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Vet. Sci. 2018, 5(4), 93; https://doi.org/10.3390/vetsci5040093

Competition among Escherichia coli Strains for Space and Resources

1
Alberta Agriculture and Forestry, #100-5401 1st Ave. S, Lethbridge, AB T1J 4V6, Canada
2
Department of Biological Sciences, University of Lethbridge, 4401 University Drive W, Lethbridge, AB T1K 3M4, Canada
3
Agriculture and AgriFood Canada, #205-5403 1st Ave. S, Lethbridge, AB T1J 4P4, Canada
*
Author to whom correspondence should be addressed.
Received: 20 September 2018 / Revised: 17 October 2018 / Accepted: 30 October 2018 / Published: 2 November 2018
(This article belongs to the Special Issue Escherichia coli Pathogenesis in Animal and Human Disease)
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Abstract

Shiga toxin-producing Escherichia coli (STEC) are a subgroup of E. coli causing human diseases. Methods to control STEC in livestock and humans are limited. These and other emerging pathogens are a global concern and novel mitigation strategies are required. Habitats populated by bacteria are subjected to competition pressures due to limited space and resources but they use various strategies to compete in natural environments. Our objective was to evaluate non-pathogenic E. coli strains isolated from cattle feces for their ability to out-compete STEC. Competitive fitness of non-pathogenic E. coli against STEC were assessed in competitions using liquid, agar, and nutrient limiting assays. Winners were determined by enumeration using O-serogroup specific quantitative PCR or a semi-quantitative grading. Initial liquid competitions identified two strong non-pathogenic competitors (O103F and O26E) capable of eliminating various STEC including O157 and O111. The strain O103F was dominant across permeable physical barriers for all tested E. coli and STEC strains indicating the diffusion of antimicrobial molecules. In direct contact and even with temporal disadvantages, O103F out-competed STEC O157E. The results suggest that O103F or the diffusible molecule(s) it produces have a potential to be used as an alternative STEC mitigation strategy, either in medicine or the food industry. View Full-Text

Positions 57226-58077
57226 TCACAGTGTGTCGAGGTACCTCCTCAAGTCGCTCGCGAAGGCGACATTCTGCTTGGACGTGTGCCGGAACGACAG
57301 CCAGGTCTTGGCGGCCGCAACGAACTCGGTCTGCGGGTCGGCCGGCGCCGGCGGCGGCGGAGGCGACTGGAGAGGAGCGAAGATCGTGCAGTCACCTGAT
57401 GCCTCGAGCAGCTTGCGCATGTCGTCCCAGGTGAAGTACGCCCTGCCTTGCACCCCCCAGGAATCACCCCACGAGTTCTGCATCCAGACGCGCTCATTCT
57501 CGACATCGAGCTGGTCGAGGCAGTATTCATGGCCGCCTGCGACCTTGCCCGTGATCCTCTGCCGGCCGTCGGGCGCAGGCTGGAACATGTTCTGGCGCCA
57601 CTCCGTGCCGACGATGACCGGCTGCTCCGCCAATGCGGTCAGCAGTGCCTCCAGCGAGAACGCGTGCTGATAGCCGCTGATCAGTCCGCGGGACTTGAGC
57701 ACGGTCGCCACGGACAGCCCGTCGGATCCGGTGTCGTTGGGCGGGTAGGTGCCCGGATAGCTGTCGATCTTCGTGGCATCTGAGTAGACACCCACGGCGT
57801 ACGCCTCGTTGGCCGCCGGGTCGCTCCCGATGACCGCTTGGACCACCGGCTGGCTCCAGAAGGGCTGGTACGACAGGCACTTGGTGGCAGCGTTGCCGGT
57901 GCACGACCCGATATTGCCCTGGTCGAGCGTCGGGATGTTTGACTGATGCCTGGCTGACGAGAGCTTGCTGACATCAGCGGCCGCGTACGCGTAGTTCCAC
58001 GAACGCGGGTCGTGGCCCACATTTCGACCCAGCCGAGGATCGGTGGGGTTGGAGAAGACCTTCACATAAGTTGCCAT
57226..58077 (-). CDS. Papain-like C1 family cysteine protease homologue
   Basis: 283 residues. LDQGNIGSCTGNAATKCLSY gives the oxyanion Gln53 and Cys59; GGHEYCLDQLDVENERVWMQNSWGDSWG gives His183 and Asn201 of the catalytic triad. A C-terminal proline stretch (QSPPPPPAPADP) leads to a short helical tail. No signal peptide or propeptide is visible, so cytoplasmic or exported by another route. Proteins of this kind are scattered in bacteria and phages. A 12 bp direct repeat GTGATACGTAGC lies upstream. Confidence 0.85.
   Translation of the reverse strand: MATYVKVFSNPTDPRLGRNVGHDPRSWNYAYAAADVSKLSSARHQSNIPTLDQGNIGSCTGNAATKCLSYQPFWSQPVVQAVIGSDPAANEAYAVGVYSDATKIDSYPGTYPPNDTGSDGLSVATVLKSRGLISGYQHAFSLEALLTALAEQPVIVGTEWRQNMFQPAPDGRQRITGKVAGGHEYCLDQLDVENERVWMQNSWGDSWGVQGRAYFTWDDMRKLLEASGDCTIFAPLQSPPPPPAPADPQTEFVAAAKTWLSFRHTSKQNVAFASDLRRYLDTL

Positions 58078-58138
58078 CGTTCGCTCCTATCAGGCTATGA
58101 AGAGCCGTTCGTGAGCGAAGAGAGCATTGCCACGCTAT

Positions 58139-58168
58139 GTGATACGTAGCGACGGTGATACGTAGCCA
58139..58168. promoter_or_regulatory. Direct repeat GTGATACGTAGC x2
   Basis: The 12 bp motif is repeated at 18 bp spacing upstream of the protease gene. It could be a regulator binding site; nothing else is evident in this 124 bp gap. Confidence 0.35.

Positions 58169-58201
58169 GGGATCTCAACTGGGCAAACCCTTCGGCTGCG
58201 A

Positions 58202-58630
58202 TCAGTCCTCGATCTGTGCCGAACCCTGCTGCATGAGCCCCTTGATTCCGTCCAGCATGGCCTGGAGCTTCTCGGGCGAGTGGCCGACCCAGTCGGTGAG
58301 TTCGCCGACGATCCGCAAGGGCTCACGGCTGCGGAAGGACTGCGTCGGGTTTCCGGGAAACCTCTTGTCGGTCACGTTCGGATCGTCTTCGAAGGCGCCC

Keywords: E. coli; Shiga toxin producing E. coli; competition; probiotics; interactions; warfare E. coli; Shiga toxin producing E. coli; competition; probiotics; interactions; warfare
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Paquette, S.-J.; Zaheer, R.; Stanford, K.; Thomas, J.; Reuter, T. Competition among Escherichia coli Strains for Space and Resources. Vet. Sci. 2018, 5, 93.

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